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MN Alliance on Problem Gambling Urges Consumer Protections to Sports Gambling Bill

ROSEVILLE, MINN. (May 28, 2024) — The Minnesota Alliance on Problem Gambling (MNAPG), a gambling-neutral organization, says the failure to legalize sports gambling in Minnesota is an important opportunity for lawmakers to re-engineer any future bill to include a framework that includes important consumer protections. MNAPG stresses that it will be critical to ensure that if and when Minnesota legalizes sports betting, there are resources in place to support the probable spike in problem gambling.

“Any future sports gambling bill must include language that provides the funding for increased treatment resources, education, research and safeguards to make Minnesota a safer, more supportive community that treats problem gambling as a treatable and preventable public health issue,” says Susan Sheridan Tucker, Executive Director of MNAPG.

MNAPG says several states that have legalized sports betting failed to include proper consumer protections and prevention resources, while all states that legalized sports betting have seen significant spikes in calls to problem gambling helplines as a result. These are key reminders for Minnesota to take a smart approach for future legalization efforts, says Sheridan Tucker.

MNAPG says a key component of any future sports gambling bill should include funding for more treatment providers and family services, and to provide prevention tools to help Minnesotans understand problem gambling, especially for youth. MNAPG says there also need to be safeguards in place to allow players to opt out from online or in-app games that are designed to keep players gambling.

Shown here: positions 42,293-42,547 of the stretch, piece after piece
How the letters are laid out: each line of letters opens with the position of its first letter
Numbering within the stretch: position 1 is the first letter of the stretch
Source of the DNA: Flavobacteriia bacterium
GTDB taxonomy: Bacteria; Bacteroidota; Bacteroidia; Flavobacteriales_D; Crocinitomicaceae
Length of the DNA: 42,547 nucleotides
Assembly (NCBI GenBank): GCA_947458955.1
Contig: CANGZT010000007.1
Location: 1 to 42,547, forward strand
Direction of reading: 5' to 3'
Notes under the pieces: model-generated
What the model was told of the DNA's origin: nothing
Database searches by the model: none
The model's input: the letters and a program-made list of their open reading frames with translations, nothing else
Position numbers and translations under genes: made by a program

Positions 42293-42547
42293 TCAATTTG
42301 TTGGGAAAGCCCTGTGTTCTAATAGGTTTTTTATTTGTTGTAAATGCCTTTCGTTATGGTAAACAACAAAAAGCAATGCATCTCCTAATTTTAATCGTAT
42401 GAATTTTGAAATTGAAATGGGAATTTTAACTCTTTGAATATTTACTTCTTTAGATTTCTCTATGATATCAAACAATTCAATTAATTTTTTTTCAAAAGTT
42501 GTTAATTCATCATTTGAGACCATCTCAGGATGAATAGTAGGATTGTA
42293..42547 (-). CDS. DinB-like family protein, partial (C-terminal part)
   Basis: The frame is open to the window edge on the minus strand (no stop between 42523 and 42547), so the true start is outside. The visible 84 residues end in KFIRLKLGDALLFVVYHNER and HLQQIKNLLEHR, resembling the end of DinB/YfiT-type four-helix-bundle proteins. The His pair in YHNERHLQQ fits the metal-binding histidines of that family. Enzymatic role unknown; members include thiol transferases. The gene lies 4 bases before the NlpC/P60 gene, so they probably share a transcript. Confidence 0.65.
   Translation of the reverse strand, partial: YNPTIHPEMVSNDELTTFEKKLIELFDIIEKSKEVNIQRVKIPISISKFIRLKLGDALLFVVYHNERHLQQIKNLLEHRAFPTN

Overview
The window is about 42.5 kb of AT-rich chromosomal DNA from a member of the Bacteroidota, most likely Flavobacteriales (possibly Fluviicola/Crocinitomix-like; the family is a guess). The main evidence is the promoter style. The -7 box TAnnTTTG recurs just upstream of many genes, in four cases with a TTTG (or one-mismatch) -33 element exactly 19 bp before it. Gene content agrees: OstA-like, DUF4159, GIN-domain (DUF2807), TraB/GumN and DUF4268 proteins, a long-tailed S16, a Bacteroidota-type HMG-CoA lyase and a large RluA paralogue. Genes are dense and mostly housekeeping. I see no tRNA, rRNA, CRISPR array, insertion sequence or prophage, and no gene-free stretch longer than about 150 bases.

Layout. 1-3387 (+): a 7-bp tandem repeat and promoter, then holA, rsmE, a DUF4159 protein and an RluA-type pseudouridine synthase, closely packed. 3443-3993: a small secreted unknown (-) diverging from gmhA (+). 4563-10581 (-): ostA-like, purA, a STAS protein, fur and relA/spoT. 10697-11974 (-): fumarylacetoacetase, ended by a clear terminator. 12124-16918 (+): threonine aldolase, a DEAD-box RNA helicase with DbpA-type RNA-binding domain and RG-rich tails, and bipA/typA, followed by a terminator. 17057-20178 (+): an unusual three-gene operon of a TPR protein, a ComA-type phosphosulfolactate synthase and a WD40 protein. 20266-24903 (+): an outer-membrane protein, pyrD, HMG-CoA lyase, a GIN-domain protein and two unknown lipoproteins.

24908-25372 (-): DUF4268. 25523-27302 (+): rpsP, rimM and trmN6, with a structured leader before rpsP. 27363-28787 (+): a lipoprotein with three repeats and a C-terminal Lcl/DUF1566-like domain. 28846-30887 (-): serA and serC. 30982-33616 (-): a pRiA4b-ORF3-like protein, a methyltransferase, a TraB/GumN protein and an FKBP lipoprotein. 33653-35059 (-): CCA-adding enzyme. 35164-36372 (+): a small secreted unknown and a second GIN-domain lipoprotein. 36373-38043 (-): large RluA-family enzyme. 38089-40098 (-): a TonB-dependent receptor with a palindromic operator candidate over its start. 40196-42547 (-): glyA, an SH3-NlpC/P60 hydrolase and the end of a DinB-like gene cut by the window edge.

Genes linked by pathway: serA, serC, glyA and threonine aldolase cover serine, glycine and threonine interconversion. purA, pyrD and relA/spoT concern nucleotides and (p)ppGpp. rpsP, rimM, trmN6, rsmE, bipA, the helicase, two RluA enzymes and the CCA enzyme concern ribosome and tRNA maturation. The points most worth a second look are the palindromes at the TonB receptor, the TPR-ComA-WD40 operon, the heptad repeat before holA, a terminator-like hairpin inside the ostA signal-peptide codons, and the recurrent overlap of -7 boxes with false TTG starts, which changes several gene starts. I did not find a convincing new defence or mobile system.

MNAPG says any future bill should also include important consumer protections such as specific curbs to limit advertising to people under 21. Finally, MNAPG recommends the state ban prop betting — side bets not related to the outcome of a game — on college games to prevent gamblers from making excessive bets and to protect student athletes from harassment and potential game integrity issues. 

“The truth remains that, legal or not, many Minnesotans are going to participate in sports gambling, likely through off-shore, unregulated sites,” says Sheridan Tucker. “This reality means it’s more important than ever for people who gamble and their loved ones to know there are resources for treatment, which is free in Minnesota.” 

Problem gambling impacts millions of people in the United States and the addiction can have serious consequences for individuals, families and cultural communities — including bankruptcy, dissolved relationships, domestic violence, homelessness, money crimes and suicide. In Minnesota 250,000 adults have reported problematic gambling along with 6,000 high schoolers.

Here are some common signs that might indicate a gambling addiction:
* Increased frequency of gambling activity.
* Gambling for significantly longer periods of time than originally planned.
* Boasting about wins, but never talking about losses.
* Lying about how money is spent.
* Turning to other excesses to relieve gambling stress (alcohol, sleep, video games, etc.) 

Those seeking help should call the Minnesota Gambling Helpline at1-800-333-4673.